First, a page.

The aging electrician workforce has been the focus of some recent studies.1,2 Why? Because many electricians are nearing retirement age, and researchers are concerned about the potential for a skilled trades shortage if there are not enough workers with the proper electrician training and skills to replace them.1
The median age of an electrician in 2021 was 40.9 years old, so why are researchers so concerned about a labor shortage?3
Get answers in this article.
Could There Be an Electrician Trades Shortage?
‘As it stands, Americans are more likely to be ripping out their car batteries for power than having cars that drive themselves or fly. And this is just the tip of the iceberg in terms of what will happen to society without enough skilled electricians. We need to course-correct now and begin encouraging young people to choose a career in electrical work so that in 20 to 30 years, we, and generations of Americans to come, can live how our ancestors dreamed we would be living – and not worse than how they actually lived.’ — Mark Klein, co-president of Klein Tools1
There could be a skilled trades shortage in the United States in the coming years, especially in the electrical industry.1 According to a study called Dark by 2050, more than 250,000 electricians will be needed to service the country’s electrical needs in the next decade.1 This report was compiled in October 2020 by Klein Tools and The Accelerate Group.1
Some of the driving factors for this high demand of electricians include the nation’s growing infrastructure, increased renewable energy usage and modern building systems.1,2 Another reason for the predicted shortage is that electricians who are currently working are expected to retire, leaving a labor gap if new workers with the proper electrician training do not enter the job market.1
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What Is the Median Age of Electricians?
The U.S. Census reports that the median age of all electricians was 40.9 in 2021, the last year that data is available.3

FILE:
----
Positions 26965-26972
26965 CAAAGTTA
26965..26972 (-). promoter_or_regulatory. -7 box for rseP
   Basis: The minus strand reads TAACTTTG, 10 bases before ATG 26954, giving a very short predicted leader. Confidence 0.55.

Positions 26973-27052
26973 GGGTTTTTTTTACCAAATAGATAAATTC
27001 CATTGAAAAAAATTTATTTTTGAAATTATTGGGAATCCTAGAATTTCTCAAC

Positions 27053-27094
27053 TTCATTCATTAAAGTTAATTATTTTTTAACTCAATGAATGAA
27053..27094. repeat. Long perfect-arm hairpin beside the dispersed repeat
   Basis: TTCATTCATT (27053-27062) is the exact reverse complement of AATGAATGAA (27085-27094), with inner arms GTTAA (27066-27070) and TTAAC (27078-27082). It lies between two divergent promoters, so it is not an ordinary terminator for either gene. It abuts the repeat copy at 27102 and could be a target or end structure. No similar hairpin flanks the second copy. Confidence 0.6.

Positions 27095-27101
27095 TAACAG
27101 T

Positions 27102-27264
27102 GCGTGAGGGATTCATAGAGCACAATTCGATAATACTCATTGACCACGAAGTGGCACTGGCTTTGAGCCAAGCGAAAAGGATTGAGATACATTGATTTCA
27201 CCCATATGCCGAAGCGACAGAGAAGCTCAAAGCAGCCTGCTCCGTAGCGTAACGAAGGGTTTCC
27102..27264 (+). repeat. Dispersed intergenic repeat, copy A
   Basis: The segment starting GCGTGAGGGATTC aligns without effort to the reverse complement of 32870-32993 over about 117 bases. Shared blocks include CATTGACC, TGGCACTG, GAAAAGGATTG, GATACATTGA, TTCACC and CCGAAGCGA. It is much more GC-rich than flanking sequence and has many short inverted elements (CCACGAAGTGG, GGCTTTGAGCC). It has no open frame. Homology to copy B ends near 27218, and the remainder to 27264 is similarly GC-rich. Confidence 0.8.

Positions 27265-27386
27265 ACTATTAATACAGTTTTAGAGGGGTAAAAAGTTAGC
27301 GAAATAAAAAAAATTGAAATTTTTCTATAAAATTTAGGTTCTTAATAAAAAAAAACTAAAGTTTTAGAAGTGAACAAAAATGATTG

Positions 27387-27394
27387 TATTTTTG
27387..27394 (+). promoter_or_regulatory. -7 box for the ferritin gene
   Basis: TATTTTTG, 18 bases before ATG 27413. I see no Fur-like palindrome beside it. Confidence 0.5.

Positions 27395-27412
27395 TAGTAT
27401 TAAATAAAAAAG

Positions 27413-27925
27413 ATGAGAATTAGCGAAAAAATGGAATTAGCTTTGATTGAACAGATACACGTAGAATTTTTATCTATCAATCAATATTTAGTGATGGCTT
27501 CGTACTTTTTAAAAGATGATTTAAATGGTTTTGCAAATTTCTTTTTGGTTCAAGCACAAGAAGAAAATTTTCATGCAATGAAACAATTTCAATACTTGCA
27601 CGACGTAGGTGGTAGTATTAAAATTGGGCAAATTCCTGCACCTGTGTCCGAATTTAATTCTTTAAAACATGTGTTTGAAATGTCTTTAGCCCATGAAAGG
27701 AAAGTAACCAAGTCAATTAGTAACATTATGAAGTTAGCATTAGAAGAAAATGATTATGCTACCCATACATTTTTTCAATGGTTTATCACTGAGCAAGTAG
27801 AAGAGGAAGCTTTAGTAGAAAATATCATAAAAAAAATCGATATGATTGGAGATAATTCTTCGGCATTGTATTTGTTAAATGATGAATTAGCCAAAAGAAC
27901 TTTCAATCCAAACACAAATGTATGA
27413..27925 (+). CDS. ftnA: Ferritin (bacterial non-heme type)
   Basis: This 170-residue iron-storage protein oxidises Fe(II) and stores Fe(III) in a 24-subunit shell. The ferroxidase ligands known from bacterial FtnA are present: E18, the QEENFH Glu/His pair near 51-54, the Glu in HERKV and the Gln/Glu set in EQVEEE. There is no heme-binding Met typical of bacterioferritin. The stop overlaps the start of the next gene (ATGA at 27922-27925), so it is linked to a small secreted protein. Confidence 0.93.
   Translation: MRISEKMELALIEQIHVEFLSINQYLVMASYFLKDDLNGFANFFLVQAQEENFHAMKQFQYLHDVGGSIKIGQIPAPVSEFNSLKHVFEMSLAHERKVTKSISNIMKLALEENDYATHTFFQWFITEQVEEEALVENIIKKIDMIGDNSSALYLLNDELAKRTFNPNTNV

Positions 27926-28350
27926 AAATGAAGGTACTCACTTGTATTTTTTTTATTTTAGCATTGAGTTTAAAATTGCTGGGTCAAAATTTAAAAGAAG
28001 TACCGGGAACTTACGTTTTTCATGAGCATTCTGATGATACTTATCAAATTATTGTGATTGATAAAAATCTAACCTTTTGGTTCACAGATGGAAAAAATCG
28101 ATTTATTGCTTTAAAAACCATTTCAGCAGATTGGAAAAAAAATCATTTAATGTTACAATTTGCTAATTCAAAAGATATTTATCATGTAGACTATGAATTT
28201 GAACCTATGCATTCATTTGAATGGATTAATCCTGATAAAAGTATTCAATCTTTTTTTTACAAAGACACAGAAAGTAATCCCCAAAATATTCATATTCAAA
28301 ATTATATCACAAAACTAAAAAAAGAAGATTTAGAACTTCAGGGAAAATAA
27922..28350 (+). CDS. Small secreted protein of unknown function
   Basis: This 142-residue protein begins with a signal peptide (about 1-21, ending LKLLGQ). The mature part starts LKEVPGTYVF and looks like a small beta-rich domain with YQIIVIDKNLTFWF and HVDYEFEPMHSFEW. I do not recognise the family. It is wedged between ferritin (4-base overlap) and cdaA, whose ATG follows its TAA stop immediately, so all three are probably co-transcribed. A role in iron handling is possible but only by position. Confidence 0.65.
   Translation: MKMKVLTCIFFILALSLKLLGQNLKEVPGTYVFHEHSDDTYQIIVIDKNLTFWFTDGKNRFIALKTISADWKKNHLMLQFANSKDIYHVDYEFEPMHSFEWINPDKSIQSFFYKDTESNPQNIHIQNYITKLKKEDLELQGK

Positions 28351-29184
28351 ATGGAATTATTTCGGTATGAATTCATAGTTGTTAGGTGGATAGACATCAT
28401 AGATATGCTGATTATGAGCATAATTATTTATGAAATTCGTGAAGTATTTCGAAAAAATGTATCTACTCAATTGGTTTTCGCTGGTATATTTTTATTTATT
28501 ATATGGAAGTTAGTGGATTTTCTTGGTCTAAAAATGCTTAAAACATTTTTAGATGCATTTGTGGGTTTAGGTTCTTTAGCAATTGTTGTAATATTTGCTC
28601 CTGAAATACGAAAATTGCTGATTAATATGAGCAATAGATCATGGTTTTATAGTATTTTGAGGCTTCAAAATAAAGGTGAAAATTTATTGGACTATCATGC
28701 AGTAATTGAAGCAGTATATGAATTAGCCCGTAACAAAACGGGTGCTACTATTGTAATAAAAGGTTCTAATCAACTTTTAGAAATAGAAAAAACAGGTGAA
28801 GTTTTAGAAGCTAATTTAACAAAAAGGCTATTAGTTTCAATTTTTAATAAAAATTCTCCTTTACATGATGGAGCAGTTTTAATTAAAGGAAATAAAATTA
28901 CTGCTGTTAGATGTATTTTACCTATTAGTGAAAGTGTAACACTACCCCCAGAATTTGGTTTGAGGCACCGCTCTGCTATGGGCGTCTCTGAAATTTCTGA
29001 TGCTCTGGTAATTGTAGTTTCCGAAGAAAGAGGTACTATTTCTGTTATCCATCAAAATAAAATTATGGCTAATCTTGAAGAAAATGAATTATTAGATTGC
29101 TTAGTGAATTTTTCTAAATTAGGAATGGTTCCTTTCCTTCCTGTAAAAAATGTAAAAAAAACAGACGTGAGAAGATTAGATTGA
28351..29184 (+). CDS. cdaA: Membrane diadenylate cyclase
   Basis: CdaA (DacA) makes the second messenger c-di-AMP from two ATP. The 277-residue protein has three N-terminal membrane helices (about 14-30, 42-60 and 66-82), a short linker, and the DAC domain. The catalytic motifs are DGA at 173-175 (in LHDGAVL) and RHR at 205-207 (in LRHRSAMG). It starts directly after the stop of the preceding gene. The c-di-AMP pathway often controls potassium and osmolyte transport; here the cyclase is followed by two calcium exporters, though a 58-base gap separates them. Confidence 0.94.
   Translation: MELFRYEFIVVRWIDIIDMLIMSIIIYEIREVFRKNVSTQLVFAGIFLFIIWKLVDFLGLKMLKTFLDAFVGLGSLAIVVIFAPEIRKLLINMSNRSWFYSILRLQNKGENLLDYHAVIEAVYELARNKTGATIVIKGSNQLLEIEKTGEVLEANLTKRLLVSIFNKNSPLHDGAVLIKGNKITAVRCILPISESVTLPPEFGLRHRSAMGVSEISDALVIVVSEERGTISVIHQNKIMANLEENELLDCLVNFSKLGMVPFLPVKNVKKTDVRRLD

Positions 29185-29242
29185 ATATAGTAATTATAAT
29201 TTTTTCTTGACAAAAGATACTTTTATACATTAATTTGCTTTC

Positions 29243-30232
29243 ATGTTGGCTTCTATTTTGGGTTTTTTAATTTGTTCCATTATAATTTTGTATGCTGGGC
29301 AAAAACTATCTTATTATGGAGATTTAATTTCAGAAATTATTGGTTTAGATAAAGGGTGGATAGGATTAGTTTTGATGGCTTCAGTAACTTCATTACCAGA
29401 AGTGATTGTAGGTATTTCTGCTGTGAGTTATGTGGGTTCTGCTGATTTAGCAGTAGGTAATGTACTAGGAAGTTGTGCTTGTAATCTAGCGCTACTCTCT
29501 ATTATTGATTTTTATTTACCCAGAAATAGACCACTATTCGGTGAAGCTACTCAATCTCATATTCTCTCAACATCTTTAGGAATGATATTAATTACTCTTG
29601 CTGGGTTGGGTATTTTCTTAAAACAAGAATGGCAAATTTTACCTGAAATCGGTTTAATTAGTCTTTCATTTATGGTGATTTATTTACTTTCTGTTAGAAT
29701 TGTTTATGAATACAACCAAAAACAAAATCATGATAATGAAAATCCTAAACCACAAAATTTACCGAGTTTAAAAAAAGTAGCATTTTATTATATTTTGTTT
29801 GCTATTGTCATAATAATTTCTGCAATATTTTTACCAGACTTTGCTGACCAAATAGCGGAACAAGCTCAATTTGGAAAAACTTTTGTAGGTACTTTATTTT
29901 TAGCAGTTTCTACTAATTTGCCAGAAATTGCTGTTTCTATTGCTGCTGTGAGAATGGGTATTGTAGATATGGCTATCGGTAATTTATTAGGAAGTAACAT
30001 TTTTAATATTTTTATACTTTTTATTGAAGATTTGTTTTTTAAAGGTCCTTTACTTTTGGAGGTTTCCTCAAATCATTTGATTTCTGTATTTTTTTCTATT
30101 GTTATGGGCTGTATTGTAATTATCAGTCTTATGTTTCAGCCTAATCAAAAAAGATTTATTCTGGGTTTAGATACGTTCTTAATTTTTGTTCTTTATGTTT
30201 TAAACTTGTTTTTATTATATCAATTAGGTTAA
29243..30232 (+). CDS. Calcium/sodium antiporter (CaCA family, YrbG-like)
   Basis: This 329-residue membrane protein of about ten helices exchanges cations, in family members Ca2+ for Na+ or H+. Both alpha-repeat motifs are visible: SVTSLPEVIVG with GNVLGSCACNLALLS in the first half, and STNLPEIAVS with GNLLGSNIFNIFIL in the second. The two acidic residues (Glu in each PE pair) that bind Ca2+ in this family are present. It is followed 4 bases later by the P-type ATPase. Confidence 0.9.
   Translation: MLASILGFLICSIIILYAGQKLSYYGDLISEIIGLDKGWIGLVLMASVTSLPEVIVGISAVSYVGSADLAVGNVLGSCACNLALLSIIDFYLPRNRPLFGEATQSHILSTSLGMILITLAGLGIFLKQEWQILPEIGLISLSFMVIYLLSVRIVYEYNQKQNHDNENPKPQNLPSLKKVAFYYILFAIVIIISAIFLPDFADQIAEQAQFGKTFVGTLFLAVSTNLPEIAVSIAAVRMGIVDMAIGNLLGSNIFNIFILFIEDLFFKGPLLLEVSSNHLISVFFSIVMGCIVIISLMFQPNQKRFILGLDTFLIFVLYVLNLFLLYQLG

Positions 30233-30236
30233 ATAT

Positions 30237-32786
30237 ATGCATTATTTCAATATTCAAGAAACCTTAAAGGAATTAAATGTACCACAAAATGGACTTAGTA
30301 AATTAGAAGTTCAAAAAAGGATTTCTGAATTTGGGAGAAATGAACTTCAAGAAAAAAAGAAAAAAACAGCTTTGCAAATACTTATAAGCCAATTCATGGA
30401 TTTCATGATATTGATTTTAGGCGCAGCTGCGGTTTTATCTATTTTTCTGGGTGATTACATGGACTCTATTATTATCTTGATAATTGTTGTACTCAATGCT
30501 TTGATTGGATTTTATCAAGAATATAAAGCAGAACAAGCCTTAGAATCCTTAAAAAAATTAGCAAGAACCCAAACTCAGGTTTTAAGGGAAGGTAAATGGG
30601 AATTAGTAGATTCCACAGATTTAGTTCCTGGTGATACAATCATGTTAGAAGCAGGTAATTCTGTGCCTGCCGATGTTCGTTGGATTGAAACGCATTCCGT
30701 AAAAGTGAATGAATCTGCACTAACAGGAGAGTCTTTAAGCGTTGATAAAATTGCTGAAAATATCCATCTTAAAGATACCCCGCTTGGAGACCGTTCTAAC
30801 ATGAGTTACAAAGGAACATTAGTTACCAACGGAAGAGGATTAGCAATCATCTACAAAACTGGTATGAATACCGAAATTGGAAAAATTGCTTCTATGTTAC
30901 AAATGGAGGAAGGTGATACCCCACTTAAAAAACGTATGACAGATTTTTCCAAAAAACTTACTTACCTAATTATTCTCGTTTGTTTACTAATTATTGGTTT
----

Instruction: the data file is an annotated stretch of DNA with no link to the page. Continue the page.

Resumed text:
To break it down by gender, the median age of a male electrician in 2021 was 40.9, and the Median age of a female electrician was 39.4.3
How Old Are Most Electricians?
Of the 914,000 electricians working in the U.S. during 2021, most of them were aged 35 to 44, reports the Bureau of Labor Statistics (BLS). Below is a breakdown of demographic age data for electricians.4
|All electricians over 16 years old||Electricians 16 – 19 years old||Electricians 20 – 24 years old||Electricians 25 – 34 years old||Electricians 35 – 44 years old||Electricians 45 – 54 years old||Electricians 55 – 64 years old||Electricians 65 years and older|
The median age of electricians was 41.4 in 2021.4
What Could Happen If There Is an Electrician Shortage?
The median electrician may not be of retirement age right now, but a lot of them will be nearing it in the coming years: 40.2% of the electrician workforce was aged 45 or older in 2021, according to data from the BLS.4
If the electrician workforce shortage is not addressed with more qualified electricians entering the field, power outages across the country could grow more frequent and severe, and it may take longer for businesses and residences to receive basic repairs.1 In times of inclement weather, such as storms and hurricanes, the lack of qualified electricians might be especially disastrous, as some regions could go weeks without power.1
In other scenarios, institutions and manufacturers could possibly experience intermittent shutdowns if their power supply is interrupted or suspended.2 Because nearly every industry relies on sustained power to operate, this could result in negative effects for food production, fire departments, hospitals, schools, airports and more.1
Electricians clearly play an essential role in the labor force, and as the country advances, more electricians could be needed to ensure a healthy and functioning modern society.1
Electricians Need Proper Training To Fill the Labor Gap
According to these predictions, more qualified, trained and experienced electricians will be needed over the coming decades to fill the gap of workers who will be retiring and meet the demand for skilled workers.1,5 Who will become the next generation of electricians?
How to Become an Electrician
Becoming an electrician does not happen overnight. In fact, electricians need technical training in order to learn the trade and fulfill their job duties.6 Attending a vocational training program is one way to begin gaining the skills needed to enter the field.6
Most electricians spend 4 to 5 years working as an apprentice.6 (Sometimes credits from vocational training may apply toward their apprenticeship.)6 Then, after completing an apprenticeship, they can take a test to advance to the level of journeyman.6 After that, the highest level that can be achieved is master electrician.6
Electricians also need to understand the licensing requirements in their state and may need to take continuing education courses to maintain their license.6
Keep America’s Lights On. Train to Become an Electrician
Will there be an electrician shortage? Only time will tell. But, considering the dire situation such a shortage could cause, why wait and see?
Do your part to keep the lights on and the country moving. Consider taking the first step with electrician training.
Tulsa Welding School is here to help. Call 855-981-7313 to speak with a knowledgeable trade school representative about your options for preparing for this essential career.
NOTE: 42.1% was calculated by adding up the three columns: 45-54, 55-64 and 65+, then dividing by the total (90) to get the percentage of electricians aged 45 and over.
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